Maine canoe-racing schedule kicks off Saturday

There might be lots of ice and snow covering your local stream or river.

There might be cold weather and snow and sleet forecast for the next couple of days.

But in Dale Cross’s world, come the end of March, the water is always flowing, and the canoe races he directs are set to go off on schedule … just like they typically do.

“We tell people when they come to [the Waldo County YMCA] that it’s always 70 degrees and sunny when they come inside,” said Cross, the executive director of the YMCA that sponsors the first two races of Maine’s traditional white water schedule. “We wish it could be that way for our races as well.”

That might not be the case on Saturday, when paddlers will line up their canoes and kayaks for the 34th St. George River Race in Searsmont. It might not even be the case on April 6, when the 40th annual Passagassawakeag River Race will take place in nearby Waldo.

But Cross is confident that paddlers won’t mind a bit. The water is flowing, and competitors will show up in droves to celebrate springtime in Maine.

“We’re not looking at high water [for this weekend] but it’s good water for the first race,” Cross said. “I say this to a bunch of paddlers: ‘It’s a good starter race for everyone.'”

The six-mile St. George River Race is the annual season-opener, and Cross said a near-record number of pre-race registrations have already been filled out. Among those who have already committed are both young and veteran paddlers.

“So far in our signup and from what we’ve heard we’re anticipating the largest high school and younger group we’ve ever had,” Cross said. “We’re hoping for 45 individuals that are high school age or younger. Three years ago we had 12 [in that age group]. Last year we had 35.”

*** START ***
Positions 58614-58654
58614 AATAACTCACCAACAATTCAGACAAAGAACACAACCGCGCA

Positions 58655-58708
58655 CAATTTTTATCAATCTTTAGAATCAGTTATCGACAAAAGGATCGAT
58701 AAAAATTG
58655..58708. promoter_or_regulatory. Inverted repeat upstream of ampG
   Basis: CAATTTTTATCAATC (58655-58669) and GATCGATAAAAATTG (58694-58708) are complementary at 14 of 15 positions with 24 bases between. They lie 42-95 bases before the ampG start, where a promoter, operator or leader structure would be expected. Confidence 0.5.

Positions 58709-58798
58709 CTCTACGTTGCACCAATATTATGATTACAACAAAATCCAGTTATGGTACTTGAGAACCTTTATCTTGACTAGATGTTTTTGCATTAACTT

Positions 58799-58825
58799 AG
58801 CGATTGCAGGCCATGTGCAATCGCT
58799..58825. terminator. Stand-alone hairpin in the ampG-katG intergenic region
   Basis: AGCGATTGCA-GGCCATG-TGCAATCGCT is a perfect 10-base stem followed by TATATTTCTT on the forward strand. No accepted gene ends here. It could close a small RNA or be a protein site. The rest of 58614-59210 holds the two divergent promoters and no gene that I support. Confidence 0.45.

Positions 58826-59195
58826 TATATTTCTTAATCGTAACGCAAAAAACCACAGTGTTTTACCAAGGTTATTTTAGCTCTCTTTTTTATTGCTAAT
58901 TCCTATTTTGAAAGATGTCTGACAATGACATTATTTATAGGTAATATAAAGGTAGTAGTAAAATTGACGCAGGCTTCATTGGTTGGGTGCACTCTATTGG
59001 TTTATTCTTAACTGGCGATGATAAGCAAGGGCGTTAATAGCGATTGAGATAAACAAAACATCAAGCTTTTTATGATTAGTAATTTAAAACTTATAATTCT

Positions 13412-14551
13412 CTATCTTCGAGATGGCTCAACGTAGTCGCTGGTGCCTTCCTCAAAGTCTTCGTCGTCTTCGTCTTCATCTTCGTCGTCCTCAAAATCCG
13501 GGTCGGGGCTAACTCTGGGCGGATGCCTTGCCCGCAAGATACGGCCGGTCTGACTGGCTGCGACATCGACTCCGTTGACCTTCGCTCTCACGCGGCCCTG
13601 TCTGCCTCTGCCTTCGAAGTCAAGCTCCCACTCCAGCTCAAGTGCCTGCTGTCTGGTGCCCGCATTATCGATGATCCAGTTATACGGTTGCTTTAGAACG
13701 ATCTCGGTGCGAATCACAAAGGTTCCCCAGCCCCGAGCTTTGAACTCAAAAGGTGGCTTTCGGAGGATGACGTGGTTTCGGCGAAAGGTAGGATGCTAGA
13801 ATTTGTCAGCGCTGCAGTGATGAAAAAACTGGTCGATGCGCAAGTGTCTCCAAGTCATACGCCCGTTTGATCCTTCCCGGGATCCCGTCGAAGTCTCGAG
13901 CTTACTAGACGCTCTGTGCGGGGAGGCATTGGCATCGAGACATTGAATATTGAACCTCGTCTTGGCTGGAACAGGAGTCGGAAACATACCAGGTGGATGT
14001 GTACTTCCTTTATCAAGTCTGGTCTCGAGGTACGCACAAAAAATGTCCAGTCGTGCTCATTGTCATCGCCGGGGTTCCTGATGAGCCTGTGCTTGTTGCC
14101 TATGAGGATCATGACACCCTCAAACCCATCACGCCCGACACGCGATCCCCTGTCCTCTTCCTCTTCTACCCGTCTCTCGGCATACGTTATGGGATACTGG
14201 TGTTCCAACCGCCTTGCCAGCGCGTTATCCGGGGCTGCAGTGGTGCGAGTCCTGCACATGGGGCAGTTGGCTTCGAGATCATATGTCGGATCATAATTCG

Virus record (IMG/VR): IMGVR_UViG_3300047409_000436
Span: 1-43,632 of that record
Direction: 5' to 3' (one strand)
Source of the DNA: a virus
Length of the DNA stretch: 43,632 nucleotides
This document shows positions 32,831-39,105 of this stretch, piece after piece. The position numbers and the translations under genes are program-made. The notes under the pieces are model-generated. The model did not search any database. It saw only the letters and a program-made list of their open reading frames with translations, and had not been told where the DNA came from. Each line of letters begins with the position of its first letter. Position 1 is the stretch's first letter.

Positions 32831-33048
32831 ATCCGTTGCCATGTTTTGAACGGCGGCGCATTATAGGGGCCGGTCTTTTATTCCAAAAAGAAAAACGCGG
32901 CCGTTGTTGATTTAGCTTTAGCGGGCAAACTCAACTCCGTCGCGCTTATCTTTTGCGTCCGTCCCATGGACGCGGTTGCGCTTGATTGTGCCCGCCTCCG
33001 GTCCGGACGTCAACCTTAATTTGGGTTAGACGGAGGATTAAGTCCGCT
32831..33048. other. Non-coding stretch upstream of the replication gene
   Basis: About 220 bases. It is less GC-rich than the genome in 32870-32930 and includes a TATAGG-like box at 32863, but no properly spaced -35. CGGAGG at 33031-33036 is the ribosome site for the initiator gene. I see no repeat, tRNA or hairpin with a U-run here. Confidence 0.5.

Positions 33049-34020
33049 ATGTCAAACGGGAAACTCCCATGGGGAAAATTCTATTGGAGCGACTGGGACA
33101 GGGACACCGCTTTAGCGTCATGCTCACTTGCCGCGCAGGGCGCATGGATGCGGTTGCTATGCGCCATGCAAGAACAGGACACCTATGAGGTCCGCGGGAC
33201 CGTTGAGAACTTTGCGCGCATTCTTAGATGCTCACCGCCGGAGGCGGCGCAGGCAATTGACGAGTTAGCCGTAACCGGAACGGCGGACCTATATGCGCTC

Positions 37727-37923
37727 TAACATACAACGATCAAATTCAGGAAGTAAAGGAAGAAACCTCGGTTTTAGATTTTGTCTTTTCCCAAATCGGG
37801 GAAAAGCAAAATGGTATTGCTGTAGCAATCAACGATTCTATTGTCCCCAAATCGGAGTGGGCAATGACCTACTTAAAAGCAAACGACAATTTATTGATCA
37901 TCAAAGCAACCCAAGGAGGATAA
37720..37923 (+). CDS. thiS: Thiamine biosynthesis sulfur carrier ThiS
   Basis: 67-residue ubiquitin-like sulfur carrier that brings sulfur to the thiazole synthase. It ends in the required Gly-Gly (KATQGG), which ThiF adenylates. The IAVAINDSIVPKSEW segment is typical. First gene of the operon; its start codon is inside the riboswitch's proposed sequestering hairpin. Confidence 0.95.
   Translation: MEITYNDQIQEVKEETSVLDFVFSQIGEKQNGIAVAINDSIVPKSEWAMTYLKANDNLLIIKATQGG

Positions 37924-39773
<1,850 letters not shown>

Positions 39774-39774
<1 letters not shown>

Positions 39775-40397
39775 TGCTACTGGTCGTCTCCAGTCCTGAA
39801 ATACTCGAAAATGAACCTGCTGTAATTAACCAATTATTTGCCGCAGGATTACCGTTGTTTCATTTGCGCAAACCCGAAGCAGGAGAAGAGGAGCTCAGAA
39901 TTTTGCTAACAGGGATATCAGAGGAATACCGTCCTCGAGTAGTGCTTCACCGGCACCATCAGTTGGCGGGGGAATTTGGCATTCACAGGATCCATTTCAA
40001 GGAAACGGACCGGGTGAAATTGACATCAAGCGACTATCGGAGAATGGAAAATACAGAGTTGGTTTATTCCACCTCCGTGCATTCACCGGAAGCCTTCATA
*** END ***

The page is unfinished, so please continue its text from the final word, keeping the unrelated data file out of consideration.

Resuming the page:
Cross said dads and moms are taking their kids to the races, not to watch, but to compete. And he said veteran paddlers are beginning to return to a sport they loved when they were younger.

“The other thing I’m seeing is a lot of people who are just retiring,” he said. “We have a class for those folks — what we call the ‘Century Class,’ which is combined age over 100 — there are a lot of folks who used to [compete], are retiring, and saying, ‘I want to do that again.'”

Cross said that while he doesn’t expect a “sunny and 70” day on Saturday, the forecast does indicate it might be 50 degrees, which would mark a warming trend from this week’s chilly weather.

And while the water level isn’t expected to be too high, he said conditions on the St. George always present unique challenges.

“The river’s never exactly the same, depending on the weather or the water level or the ice not being out,” Cross said. “It provides all kinds of different challenges each and every year. It’s not the same. You get thrown some curveballs.”

Cross said he and his daughter paddled the St. George over the weekend and found it free of obstacles and navigable.

“It was lower than I’d like it, but it’s very safe,” he said. “There’s no trees hanging. It’s very doable. The rocks are showing a little more than I’d like, but it actually tests your skills a little more when it’s a little lower.”

Saturday’s St. George River Race begins at 11 a.m. Race-day registration will run from 8:30 to 10:30 a.m. at the Searsmont Methodist Church.

On April 6, racers will move on to the Passagassawakeag, and Cross said he expects the water level to rise a bit for that race.

“We haven’t had rain, really, for nearly three weeks. We’re due. And if we have rain next week, which they’re calling for, that should be fantastic,” Cross said.

Cross said the Passagassawakeag is a seven-mile event that poses different challenges to racers.

“The dead water [has] a lot of turns, a lot of cornering,” he said. “It really tests your flat water skills for the first two and a half miles. Then, if the water’s up, the rapids are quite narrow and you have to hit the right spots. It really tests your skills in a different way.”

The Passagassawakeag race starts at 11 a.m. at the Littlefield Farm on Savage Road in Waldo. Registration runs from 8:30 to 10:30 a.m.

Entry in each race is $20 per paddler.


John Holyoke

About John Holyoke

John Holyoke has been enjoying himself in Maine's great outdoors since he was a kid. Today, he's the Outdoors editor for the BDN, a job that allows him to meet up with Maine outdoors enthusiasts in their natural habitat. The stories he gathers provide fodder for his columns, and this blog.